The Giving God gives to His Church
God loves his church. Well that’s an understatement if ever there was one.
But lately I’ve had the chance to see that afresh in 1 Corinthians. We’ve been going through it over the course of the last year in our Growth Groups at church. We do this because we believe the Bible is God’s word and so we want to hear him speak and change us, and just recently we’ve been looking at ch12-14. It’s a section infamous for provoking controversy about spiritual gifts. It also includes a passage that would have made Paul a billionaire if he’d just thought to copyright before the wedding industry got their mitts on it.
The Giving God gives to His church
But before this section is about gifts, it’s about God and his church. And in chapter 12, as Paul lays down the foundations for his pastoral panacea, he gives us a beautiful picture of our God at work, lavishly giving to his people.
‘Now there are varieties of gifts, but the same Spirit, and there are varieties of service, but the same Lord; and there are varieties of activities, but it is the same God who empowers them all in everyone. To each is given the manifestation of the Spirit for the common good.’
(1 Corinthians, ch12, v4-7)
Straight-up it’s a simple point about unity despite variety. That phrase can be misused to dress up a mishmash of theological heterodoxy that’s actually got about as much unity as a joint Apple & Android staff team-building day. But in context here it captures the stunning and intentional variety of the one God lovingly manifesting himself in his people through various gifts.
Take your eyes off your ‘spiritual gift’
In fact, like the Corinthians, we get hung up on ‘gifts’, probably because, also like the Corinthians, we focus instinctively on the value we believe they give to us. ‘I’ve got a better gift than them!’; ‘How can I get my gift to be seen?’; ‘Why aren’t my gifts being recognised?’; ‘What can I do to let people see how gifted I am?’ (Questions of my heart no less, all the time forgetting of course that the word gift means… duh… gift.)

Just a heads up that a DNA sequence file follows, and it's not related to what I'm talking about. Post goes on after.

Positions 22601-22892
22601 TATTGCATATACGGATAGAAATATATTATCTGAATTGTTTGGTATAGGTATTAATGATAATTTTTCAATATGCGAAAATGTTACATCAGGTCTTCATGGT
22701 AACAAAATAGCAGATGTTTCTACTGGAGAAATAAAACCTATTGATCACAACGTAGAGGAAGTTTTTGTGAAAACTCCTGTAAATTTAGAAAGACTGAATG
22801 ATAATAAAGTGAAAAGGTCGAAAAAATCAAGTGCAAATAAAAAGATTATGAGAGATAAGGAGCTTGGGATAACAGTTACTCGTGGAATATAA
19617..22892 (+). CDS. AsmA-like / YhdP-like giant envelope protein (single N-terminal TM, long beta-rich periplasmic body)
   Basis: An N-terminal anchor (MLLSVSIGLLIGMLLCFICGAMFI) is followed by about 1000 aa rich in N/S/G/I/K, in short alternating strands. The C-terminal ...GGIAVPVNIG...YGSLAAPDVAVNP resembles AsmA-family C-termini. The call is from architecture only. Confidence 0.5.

When my mindset is all about my gift it quickly descends into me treating some gifts as more spiritual. That seems to have been the Corinthian problem with tongues (see ch14).
Gaze upon the Giving God
But God starts by giving me a much bigger picture. A picture of what He is doing: Father, Son, Spirit, as He gives in rich variety to his people, through our different individual works, service and gifts. God is the Giving God. This is the Trinitarian God actively at work amongst his people; the loving community of the God-head producing the tools and energies needed for the local church to work and bestowing them to us through each other.
And the point is that there is real variety – but each one comes to an individual marked with the church’s name on, received from the same God. It is the same Spirit, whatever the gift. It is the same Lord Jesus (cf v3), whatever the service of the individual believer. It is the same God empowering his people, whatever the work may be.
As we see later (in both the image of the body, 12:12-26, and as Paul pushes his scalpel further into the Corinthian church in ch14), when the church uses these gifts it mirrors the self-giving nature of God. His people, having received, are bent outwards to serve each other with these gifts, following the way of love. In fact the church is only built up when an other-person centred view takes root; the receiving church gives.
Kind God, give me fresh eyes to see you at work, showering these different gifts and works upon your people. Forgive me when I place my value in my own assessment of my gifts, or when I value others based upon my assessment of their gifts. Teach me more about your goodness to your people as I look around and see the variety amongst us. Correct my gaze when I separate gifts from you, the trinitarian Giver, or when I separate them from your people for whose sake they are given. Empower me to use what you have given me for the building up of your people. In Jesus’ name.
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